Finding Safe Personal Care Products


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Q: I know that there are many issues with personal care products being unsafe for our health, but where do I look to decipher safe personal care products from those that aren’t?

The average American uses about 10 personal care products each day, resulting in exposure to some 100 unique chemicals. But the vast majority of the 12,500 chemicals used by the $50 billion beauty industry have never been assessed for safety, according to the Campaign for Safe Cosmetics (CSC), a coalition of eight non-profits concerned about the health of cosmetics and personal care products. 

“Many of these chemicals are linked to adverse health effects like cancer, birth defects and other serious health issues,” CSC reports. And with cosmetics chemicals showing up in breast milk and umbilical cord blood, not to mention rivers, lakes and drinking water aquifers, it is indeed a problem that affects us all. Unfortunately for American consumers, these products aren’t held to the same high safety standard as foods and drugs in the United States, and as such manufacturers do not have to disclose ingredients on their products’ labels. That means it’s up to consumers to educate themselves as how to find safe personal care products to buy and which to avoid if human health and the environment are concerns. 

To the rescue comes the non-profit Environmental Working Group (EWG), which launched its SkinDeep database back in 2004 to give consumers a way to learn about what’s in the products they use on their skin and bodies. Today, SkinDeep—which is free to use and has a user-friendly, keyword-searchable interface—features health and safety profiles on 69,000 different cosmetics and personal care products.

“Our aim is to fill in where industry and government leave off,” reports EWG, whose researchers cross-reference hundreds of safety studies and nearly 60 toxicity and regulatory databases against thousands of product ingredient labels to help consumers find the safest cosmetics and personal care items. Beyond searching for your most frequently used creams, gels and elixirs to get the low-down on their safety, users can also learn what to avoid by browsing the site’s “What Not to Buy” section. Harsh soaps, anything with chemical fragrances, many nail polishes and most dark permanent hair dyes top the list of products health-conscious consumers should steer clear of—or at least check out on SkinDeep. The website lists safer versions of all these product types for those who just can’t live without.

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  1. I agree that the skindeep database is a great place to start, it’s not the only place and also not the last word.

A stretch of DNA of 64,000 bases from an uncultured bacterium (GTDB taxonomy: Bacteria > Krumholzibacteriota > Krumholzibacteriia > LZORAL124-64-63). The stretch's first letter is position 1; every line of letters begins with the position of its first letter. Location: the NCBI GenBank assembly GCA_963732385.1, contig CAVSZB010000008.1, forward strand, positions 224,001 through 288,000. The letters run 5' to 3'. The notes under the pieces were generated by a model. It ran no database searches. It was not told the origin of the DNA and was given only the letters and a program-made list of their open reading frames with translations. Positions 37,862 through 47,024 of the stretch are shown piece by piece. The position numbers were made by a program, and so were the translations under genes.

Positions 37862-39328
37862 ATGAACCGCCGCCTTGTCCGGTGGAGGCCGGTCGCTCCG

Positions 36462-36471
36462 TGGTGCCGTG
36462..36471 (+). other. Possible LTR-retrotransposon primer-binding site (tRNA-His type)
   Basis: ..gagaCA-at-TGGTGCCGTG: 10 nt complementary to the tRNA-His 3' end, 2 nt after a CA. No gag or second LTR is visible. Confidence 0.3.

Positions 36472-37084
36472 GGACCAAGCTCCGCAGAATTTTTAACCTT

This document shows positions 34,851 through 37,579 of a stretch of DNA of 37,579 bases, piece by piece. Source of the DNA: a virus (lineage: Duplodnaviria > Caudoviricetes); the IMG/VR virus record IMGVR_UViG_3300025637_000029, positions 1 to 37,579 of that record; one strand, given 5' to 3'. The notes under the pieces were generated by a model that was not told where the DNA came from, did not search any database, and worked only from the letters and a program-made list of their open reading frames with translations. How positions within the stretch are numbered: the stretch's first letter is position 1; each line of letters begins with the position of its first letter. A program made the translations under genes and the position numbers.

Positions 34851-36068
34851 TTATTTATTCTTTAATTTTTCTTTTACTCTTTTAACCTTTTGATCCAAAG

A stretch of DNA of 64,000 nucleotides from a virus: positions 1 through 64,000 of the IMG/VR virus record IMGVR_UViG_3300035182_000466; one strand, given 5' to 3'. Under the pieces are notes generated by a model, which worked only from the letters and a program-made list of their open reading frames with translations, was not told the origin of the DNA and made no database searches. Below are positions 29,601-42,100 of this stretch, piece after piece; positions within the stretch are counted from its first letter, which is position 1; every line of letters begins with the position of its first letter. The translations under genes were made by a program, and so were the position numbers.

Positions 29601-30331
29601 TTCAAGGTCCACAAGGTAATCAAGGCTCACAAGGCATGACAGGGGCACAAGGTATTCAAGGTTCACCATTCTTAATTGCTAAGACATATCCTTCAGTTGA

One of the issues with ratings in the skindeep database: if they do not have any information on the ingredient, they give it a “0” rating, which can lower the over all score for a product in the database.

    Another issue, is that most of the ingredients that have “scientific” information are chemicals, synthetic chemicals…. Botanical ingredients do not have the same level of scientific review because big manufacturers of personal care products don’t use botanical ingredients, they use chemicals, because they are cheap ingredients.

    So you can find many great botanical ingredients in products and they will say they have no data on them. Botanical ingredients have been safely used for 1000’s of years.

    Also, if you care about Organic, then the skindeep database will not help you decipher anything about this issue.

    Many, many personal care products are deceptively labeled as “organic” while they are not… they may have some organic ingredients but they are not organic and for me personally this is a big issue.

    When I buy a personal care product if it has the word “organic” on it, I want it to be truly organic. That means CERTIFIED organic = 95%+ organic ingredients. (this is the food standard, which at this time is the only standard for personal care products. If the label says certified organic, then the body care product is food standard organic).

    The best place for information on this issue is on the Organic Consumers Association’s coming clean campaign, where they expose the organic fakers in the market place.

    You can also check the Good Guide for information, which is a bit different than the skindeep database.

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